I'm quickly realizing that living on a real farm is a whole lot more involved than I thought. See, I'd read tons of books about homesteading, raising animals, and gardens and thought " I can do that!" It has become apparent that the people who wrote all those books didn't have a houseful of kids. They don't tell you that if you're on top of your outside chores rest assured that the inside of your home looks like a tornado has been through it. Here's a couple more things I've learned.
* goats really believe that the grass is greener on the other side of the fence. I'm now convinced whoever uttered that phrase was a goat owner.
* goats have the ability to squeeze through holes the size of an apple...really I've watched them!
* chickens will roost high in trees and will make you look like a crazy person while you stand underneath and shake sticks while yelling " I'm trying to save you from the coons you ninnies!!"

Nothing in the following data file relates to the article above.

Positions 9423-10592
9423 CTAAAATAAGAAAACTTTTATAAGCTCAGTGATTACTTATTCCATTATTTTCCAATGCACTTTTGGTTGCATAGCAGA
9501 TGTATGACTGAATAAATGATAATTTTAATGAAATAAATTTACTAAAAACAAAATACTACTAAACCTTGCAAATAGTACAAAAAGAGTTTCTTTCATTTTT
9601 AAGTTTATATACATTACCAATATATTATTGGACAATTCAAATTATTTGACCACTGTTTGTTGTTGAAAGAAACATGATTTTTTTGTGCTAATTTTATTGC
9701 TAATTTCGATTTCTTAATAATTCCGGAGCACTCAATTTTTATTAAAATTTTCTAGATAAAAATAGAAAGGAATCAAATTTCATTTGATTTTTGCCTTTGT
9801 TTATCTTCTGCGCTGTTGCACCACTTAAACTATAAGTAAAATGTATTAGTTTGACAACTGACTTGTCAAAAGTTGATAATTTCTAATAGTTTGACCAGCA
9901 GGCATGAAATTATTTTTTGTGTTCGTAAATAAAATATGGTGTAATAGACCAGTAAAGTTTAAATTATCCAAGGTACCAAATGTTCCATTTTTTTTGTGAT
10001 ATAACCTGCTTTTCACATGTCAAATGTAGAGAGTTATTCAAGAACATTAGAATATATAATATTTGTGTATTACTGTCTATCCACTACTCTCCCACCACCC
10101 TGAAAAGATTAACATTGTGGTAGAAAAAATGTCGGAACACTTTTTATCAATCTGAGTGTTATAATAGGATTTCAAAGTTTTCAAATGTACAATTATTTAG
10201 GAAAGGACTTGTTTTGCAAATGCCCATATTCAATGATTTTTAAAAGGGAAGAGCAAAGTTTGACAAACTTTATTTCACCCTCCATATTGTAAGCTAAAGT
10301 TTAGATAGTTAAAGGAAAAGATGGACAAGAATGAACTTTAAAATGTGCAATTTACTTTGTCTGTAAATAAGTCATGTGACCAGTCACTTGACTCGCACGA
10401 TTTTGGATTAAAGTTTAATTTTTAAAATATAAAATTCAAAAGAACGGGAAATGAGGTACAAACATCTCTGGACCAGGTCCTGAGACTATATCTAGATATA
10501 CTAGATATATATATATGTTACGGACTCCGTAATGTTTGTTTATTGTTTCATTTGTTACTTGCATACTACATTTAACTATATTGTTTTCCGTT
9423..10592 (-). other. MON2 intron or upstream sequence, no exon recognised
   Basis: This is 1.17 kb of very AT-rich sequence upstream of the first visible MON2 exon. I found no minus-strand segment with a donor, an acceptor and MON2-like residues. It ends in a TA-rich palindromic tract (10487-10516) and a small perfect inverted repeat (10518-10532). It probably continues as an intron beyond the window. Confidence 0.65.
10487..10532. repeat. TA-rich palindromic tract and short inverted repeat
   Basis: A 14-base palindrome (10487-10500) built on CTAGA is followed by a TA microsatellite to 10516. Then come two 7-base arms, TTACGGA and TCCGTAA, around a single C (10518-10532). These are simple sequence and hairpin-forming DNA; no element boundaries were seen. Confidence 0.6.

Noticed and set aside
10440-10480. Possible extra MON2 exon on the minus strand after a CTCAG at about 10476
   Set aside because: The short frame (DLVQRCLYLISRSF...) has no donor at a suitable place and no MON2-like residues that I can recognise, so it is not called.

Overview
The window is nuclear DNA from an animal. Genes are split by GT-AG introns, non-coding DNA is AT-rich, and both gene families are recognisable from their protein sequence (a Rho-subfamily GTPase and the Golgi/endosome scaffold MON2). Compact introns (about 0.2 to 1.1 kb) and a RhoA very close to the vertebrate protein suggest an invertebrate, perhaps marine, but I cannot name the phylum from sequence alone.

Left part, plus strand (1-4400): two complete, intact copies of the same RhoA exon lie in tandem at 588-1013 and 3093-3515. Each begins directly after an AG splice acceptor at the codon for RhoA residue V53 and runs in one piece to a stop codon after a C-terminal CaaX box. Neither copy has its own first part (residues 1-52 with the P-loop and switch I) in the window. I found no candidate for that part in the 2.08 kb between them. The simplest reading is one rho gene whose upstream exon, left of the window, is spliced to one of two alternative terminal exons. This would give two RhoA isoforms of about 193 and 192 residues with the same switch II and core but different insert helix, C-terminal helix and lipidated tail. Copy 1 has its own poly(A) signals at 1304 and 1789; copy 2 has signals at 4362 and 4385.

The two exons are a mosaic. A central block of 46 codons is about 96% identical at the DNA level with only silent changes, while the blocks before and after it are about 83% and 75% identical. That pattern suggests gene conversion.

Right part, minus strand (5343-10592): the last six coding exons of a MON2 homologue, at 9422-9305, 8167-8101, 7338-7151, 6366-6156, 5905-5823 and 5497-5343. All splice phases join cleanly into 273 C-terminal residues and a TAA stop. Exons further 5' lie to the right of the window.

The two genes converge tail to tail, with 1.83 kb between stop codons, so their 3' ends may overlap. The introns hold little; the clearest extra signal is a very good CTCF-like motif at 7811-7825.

* said chickens will also refuse to use the coop that you and your dad painstaking finished so your children will be required to hold chicken chasing events every night at sundown.
* my free range chickens don't seem to understand that the coop is for laying eggs- they do not go in a makeshift nest in the middle of poison ivy and briers!
* lunch may or may not be served unless the children remind their mother since she's out chasing animals or weeding the garden
* a hour a day is not enough time in our new garden. I'm thinking it's going to require at least 2 hours a day.
* everything costs more than it should and you will need more lumber/fencing/chicken wire than you planned on.
I've had some set backs and some things just haven't worked out at all the way I though they would. However, we love our farm and animals. The kids get along better than I've ever seen them. We have slowed down and are enjoying life. What more could you want?